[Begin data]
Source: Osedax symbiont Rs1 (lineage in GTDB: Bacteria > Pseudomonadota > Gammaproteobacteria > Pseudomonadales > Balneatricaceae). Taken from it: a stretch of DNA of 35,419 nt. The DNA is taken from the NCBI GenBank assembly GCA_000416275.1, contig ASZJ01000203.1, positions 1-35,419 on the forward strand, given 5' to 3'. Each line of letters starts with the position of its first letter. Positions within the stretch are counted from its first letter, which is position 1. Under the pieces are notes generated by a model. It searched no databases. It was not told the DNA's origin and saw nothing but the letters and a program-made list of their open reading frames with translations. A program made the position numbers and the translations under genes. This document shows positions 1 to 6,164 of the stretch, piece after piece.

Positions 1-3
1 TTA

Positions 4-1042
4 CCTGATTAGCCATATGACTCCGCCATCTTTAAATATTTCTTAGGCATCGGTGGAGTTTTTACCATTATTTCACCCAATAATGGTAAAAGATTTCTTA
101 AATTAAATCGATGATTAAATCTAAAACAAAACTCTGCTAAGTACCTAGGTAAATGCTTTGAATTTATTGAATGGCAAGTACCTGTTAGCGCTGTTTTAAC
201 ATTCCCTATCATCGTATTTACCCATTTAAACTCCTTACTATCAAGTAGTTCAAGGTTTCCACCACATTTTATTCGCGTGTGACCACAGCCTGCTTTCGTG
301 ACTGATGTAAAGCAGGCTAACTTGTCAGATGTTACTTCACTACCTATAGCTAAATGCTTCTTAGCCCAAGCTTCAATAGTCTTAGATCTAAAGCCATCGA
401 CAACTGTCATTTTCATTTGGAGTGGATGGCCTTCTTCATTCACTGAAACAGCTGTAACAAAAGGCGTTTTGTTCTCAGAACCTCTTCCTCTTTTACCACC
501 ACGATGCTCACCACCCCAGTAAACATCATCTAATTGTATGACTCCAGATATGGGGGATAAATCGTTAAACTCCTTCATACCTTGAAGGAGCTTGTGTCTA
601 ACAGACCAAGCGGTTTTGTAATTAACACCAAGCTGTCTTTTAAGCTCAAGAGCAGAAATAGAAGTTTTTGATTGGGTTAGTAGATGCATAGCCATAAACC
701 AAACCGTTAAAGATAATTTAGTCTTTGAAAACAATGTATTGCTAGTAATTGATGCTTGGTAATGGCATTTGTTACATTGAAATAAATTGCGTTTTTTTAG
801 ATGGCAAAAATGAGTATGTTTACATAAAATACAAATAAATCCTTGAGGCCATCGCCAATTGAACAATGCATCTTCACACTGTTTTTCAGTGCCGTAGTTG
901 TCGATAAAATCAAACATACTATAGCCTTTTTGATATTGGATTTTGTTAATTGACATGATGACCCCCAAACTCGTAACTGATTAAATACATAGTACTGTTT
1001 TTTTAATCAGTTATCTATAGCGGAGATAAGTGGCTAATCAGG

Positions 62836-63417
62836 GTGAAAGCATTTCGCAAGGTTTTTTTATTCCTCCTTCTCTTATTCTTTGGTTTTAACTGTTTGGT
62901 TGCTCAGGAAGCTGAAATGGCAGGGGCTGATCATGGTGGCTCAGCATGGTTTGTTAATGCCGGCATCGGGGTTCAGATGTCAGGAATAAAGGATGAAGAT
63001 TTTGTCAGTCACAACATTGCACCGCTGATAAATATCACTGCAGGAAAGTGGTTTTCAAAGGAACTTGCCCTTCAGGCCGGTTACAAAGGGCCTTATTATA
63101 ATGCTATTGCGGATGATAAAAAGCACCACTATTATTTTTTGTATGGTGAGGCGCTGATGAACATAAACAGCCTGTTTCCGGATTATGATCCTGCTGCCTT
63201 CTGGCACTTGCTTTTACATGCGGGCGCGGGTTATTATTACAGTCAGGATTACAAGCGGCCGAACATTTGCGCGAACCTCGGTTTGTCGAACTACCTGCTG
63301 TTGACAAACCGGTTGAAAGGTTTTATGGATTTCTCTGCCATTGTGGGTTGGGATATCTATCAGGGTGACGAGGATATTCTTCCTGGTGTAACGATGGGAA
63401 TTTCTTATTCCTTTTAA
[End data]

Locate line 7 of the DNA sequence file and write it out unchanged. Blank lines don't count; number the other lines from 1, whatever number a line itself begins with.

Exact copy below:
201 ATTCCCTATCATCGTATTTACCCATTTAAACTCCTTACTATCAAGTAGTTCAAGGTTTCCACCACATTTTATTCGCGTGTGACCACAGCCTGCTTTCGTG